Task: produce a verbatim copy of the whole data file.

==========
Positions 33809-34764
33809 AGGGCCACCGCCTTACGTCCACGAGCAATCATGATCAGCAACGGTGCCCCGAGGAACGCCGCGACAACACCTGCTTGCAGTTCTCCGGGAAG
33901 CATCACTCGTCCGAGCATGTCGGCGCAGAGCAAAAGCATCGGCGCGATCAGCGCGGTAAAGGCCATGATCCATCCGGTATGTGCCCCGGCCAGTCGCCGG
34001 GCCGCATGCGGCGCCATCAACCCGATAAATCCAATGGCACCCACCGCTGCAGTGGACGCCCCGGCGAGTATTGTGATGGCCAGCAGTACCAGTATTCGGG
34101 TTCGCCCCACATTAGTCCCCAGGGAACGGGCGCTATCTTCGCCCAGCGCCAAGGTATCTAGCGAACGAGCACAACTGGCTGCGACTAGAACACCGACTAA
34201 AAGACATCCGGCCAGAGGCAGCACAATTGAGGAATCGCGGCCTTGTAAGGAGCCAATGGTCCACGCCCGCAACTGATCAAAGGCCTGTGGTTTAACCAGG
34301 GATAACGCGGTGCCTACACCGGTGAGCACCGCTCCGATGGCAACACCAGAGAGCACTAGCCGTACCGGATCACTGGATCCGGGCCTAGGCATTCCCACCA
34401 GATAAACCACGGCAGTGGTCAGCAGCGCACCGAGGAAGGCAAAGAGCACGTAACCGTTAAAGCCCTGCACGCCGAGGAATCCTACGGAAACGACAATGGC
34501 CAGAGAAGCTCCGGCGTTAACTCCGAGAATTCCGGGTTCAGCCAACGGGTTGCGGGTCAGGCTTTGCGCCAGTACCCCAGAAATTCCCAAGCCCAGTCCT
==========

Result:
Positions 33809-34764
33809 AGGGCCACCGCCTTACGTCCACGAGCAATCATGATCAGCAACGGTGCCCCGAGGAACGCCGCGACAACACCTGCTTGCAGTTCTCCGGGAAG
33901 CATCACTCGTCCGAGCATGTCGGCGCAGAGCAAAAGCATCGGCGCGATCAGCGCGGTAAAGGCCATGATCCATCCGGTATGTGCCCCGGCCAGTCGCCGG
34001 GCCGCATGCGGCGCCATCAACCCGATAAATCCAATGGCACCCACCGCTGCAGTGGACGCCCCGGCGAGTATTGTGATGGCCAGCAGTACCAGTATTCGGG
34101 TTCGCCCCACATTAGTCCCCAGGGAACGGGCGCTATCTTCGCCCAGCGCCAAGGTATCTAGCGAACGAGCACAACTGGCTGCGACTAGAACACCGACTAA
34201 AAGACATCCGGCCAGAGGCAGCACAATTGAGGAATCGCGGCCTTGTAAGGAGCCAATGGTCCACGCCCGCAACTGATCAAAGGCCTGTGGTTTAACCAGG
34301 GATAACGCGGTGCCTACACCGGTGAGCACCGCTCCGATGGCAACACCAGAGAGCACTAGCCGTACCGGATCACTGGATCCGGGCCTAGGCATTCCCACCA
34401 GATAAACCACGGCAGTGGTCAGCAGCGCACCGAGGAAGGCAAAGAGCACGTAACCGTTAAAGCCCTGCACGCCGAGGAATCCTACGGAAACGACAATGGC
34501 CAGAGAAGCTCCGGCGTTAACTCCGAGAATTCCGGGTTCAGCCAACGGGTTGCGGGTCAGGCTTTGCGCCAGTACCCCAGAAATTCCCAAGCCCAGTCCT